An Isilon cluster optimizes data protection. OneFS more efficiently and reliably protects data than HDFS. The HDFS file system, by default,replicates a block of data three times. In contrast, OneFS stripes the data across the cluster and protects the data with forward error correction(FEC) codes, which consume less space than replication with better protection.An Isilon cluster also includes enterprise features to back up your data and to provide high availability. For example, in managing your DataNodedata, a best practice with a traditional Hadoop system is to back up your data to another system—an operation that must be performed withbrute force by using a tool like DistCP. OneFS includes clones, NDMP backups, synchronization, geo- replication, snapshots, file system journal,virtual hot spare, antivirus, IntegrityScan, dynamic sector repair (DSR), and accelerated drive rebuilds. For complete information about the dataavailability features of OneFS, see the white paper titled: HIGH AVAILABILITY AND DATA PROTECTION WITH DELL EMC ISILON SCALE-OUT NASThe enterprise features of OneFS ease data management. OneFS includes storage pools, deduplication, automated tiering, quotas, highperforming SSDs, capacity-optimized HDDs, and monitoring with InsightIQ. SmartPools, for example, provides tiered storage so that you can storecurrent data in a high-performance storage pool while storing older data in a lower, more cost-effective pool in case you need to analyze it againlater. For more information about the enterprise features of OneFS, see the white paper titled Isilon OneFS Enterprise Features for HadoopFor security, OneFS can authenticate HDFS connections with Kerberos and LDAP providers to provide central authentication and identitymanagement.How Hadoop works with Scale-Out Isilon NASAn Isilon cluster separates data from compute. As Hadoop clients execute jobs, the clients access the data stored on an Isilon cluster over HDFS.OneFS becomes the HDFS file system for Hadoop clients.OneFS implements the server-side operations of the HDFS protocol on every node, and each node functions as both a NameNode and aDataNode. An Isilon node, however, does not act as a job tracker or a task tracker; those functions remain the purview of Hadoop clients. OneFScontains no concept of a secondary NameNode: Since every Isilon node functions as a NameNode, the function of the secondary NameNode—checking pointing the internal NameNode transaction log—is unnecessary.The cluster load balances HDFS connections across all the nodes in the cluster. Because OneFS stripes Hadoop data across the cluster andprotects it with parity blocks at the file level, any node can simultaneously serve DataNode traffic as well as NameNode requests for file blocks.A virtual rack feature mimics data locality. You can, for example, create a virtual rack of nodes to assign compute clients to the nodes that areclosest to a client's network switch if doing so is necessary to work with your network topology or to optimize performance.Client computers can access any node in the cluster through dual 10 GigE or 40GigE on newer node network interfaces. A SmartConnect licenseadds additional network resilience with IP address pools that support multiple DNS zones in a subnet as well as IP failover. In OneFS, an IPaddress pool appears as a: Groupnet:subnet:poolname. A best practice, which is discussed later in this paper, networking topologies andimplementations are discussed later in this paper.NameNode RedundancySince every node runs the OneFS HDFS service, every node can simultaneously serve NameNode requests for file block requests and DataNodetraffic. A cluster thus inherently provides NameNode redundancy as long as you follow the standard Isilon practice of setting your clients toconnect to the cluster's SmartConnect zone's DNS entry. The result: There is no single point of failure.SmartConnect uses a round-robin algorithm to distribute NameNode sessions. When a Hadoop client first tries to connect to a NameNode, OneFSSmartConnect routes the traffic to a node, which will serve as the client's NameNode. The client's subsequent NameNode requests go to thesame node. When a second Hadoop client connects to the cluster's SmartConnect DNS entry, OneFS balances the traffic with, by default, roundrobin, routing the connection to a different node than that used by the previous client. In this way, OneFS evenly distributes NameNodeconnections across the cluster to provide maximum use of node interfacesThe HDFS Architecture of OneFSWhen HDFS client connects to a NameNode to query or modify data or metadata in the OneFS file system, each node has access to this data andmetadata. The metadata includes the logical location of data for the file stream—that is, the address of the Isilon nodes on which the blocksresides. An HDFS client can modify the metadata through the NameNode's RPC interface. OneFS protects HDFS metadata at the same protectionlevel as HDFS file data. In fact, OneFS handles all the metadata; you do not need to worry about managing it or backing it up.7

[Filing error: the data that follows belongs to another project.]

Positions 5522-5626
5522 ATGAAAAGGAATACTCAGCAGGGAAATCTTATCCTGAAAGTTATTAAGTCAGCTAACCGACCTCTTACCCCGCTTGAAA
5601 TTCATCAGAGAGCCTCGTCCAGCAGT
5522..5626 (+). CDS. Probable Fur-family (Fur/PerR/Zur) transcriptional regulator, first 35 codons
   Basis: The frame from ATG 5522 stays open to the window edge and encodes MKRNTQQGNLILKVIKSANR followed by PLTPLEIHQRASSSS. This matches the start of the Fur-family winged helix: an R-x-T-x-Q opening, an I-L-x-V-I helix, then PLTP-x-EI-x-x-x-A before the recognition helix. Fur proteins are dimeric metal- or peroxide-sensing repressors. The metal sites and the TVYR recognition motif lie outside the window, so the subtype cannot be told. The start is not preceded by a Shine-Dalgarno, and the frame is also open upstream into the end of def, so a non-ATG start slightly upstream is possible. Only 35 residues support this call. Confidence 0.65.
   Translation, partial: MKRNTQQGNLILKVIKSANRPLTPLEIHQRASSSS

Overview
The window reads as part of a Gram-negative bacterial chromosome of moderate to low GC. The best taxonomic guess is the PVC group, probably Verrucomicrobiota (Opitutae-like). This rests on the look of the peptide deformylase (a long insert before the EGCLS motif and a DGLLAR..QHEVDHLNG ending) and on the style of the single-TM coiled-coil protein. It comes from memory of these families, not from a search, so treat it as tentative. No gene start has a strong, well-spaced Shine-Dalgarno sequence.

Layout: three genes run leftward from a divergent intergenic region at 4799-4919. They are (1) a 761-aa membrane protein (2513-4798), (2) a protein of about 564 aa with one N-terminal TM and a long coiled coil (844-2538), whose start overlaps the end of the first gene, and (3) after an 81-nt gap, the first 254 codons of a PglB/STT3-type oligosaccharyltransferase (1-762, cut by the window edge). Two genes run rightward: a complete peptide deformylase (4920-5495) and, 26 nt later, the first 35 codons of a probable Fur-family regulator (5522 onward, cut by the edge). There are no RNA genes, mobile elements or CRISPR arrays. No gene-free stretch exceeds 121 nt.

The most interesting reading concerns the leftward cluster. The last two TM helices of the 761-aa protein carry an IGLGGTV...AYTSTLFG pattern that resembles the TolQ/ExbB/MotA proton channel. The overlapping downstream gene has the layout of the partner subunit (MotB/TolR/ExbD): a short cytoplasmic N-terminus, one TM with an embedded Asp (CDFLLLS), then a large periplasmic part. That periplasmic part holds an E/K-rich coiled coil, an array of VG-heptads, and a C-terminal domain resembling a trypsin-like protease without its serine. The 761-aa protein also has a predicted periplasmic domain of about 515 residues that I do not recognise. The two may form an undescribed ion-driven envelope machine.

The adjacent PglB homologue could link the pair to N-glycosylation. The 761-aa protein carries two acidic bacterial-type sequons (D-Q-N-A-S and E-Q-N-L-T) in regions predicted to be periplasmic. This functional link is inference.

With Isilon, the NameNode daemon translates HDFS semantics and data layout into OneFS semantics and file layout. For example, theNameNode translates a file's path, offset, and LEN into lists of block IDs and generation stamps.A DataNode stores blocks of files. More specifically, the DataNode maps blocks to block data. With HDFS, a block is an inode-offset pair thatrefers to a part of a file. With OneFS, you can set the size of an HDFS block to optimize performance. A Hadoop client can connect to a DataNodeto read or write a block, but the client may not write a block twice or delete a block. To transfer a block to a DataNode, the HDFS clientencapsulates the block in packets and sends them over a TCP/IP connection. The Isilon HDFS daemon performs zero-copy system calls to readand write blocks to the file system. On OneFS, the DataNode reads packets from and writes packets to disk.To manage writes, OneFS implements the same write semantics as the Apache implementation of HDFS: Files are append-only and may bewritten to by only one client at a time. Concurrent writes are permitted only to different files. As with the Apache implementation, OneFSpermits one lock per file and provides a mechanism for releasing the locks or leases of expired clients.HDFS IntegrationThis section describes the best practices that can help set up an Isilon cluster to work with Hadoop distributions to solve real-world problems indata analysis. This section does not, however, cover how to perform many of the tasks, such as creating an Access Zone or SmartConnect Zoneconfigurations, that it refers to; those instructions can be found in the referenced implementation guides and Isilon documentation.Supported Hadoop Distributions and ProjectsA Dell EMC Isilon cluster is platform agnostic for compute, and there is no vendor lock in: You can run most of the common Hadoop distributionswith an Isilon cluster, including Apache Hadoop, Hortonworks HDP, Cloudera CDH , IBM BigInsights, and others.Clients running different Hadoop distributions or versions can connect to the cluster simultaneously. For example, you can point both ClouderaCDH and Hortonworks HDP at the same data on your Isilon cluster and run MapReduce jobs from both distributions at the same time.Since the pace of development and release of Hadoop distributions and projects is rapid the most up to date list of distributions andapplications supported by OneFS can be found here: Cluster Integration with HadoopThe process of installing a Hadoop distribution and integrating it with an Isilon cluster varies by distribution, requirements, objectives, networktopology, security policies, and many other factors. The following overview assumes that you have installed a supported distribution of Hadoopand verified that it works.Throughout this paper, the instructions and examples for configuring Hadoop abstract away from the Hadoop distributions—you might have toadapt the instructions and commands to your distribution, including translating the code in a configuration file to its corresponding field in adistribution’s graphical user interface. For instructions on how to install and configure Hadoop on a compute client, see the documentation foryour Hadoop distribution.Best Practice: Review the supportability of release compatibility with OneFS version: OneFS VersionBest Practice: It is recommended to implement at least OneFS version 8.0.1.x for pure HDFS workflows due to significant feature enhancement madein this version of OneFS; mainly DataNode Load Balancing and Pipeline Write recovery, which will be discussed later in this paperAdditional requirements and workflows may dictate a different version of OneFS is used but it should be noted version prior to do not containthese major feature enhancements.8

We recommend that you always follow the following Isilon Hadoop implementation guides for installation and configuration depending on yourdistribution:Ambari and Hortonworks HDP EMC Isilon OneFS with Hadoop and Hortonworks Installation Guide EMC Isilon OneFS with Hadoop and Hortonworks for Kerberos Insta

This white paper describes the best practices for setting up and managing the HDFS service on a EMC Isilon cluster to optimize data storage for Hadoop analytics. August 2017. 2 The information in this publication is provided "as is." EMC Corporation makes no representations or warranties of any kind with respect to the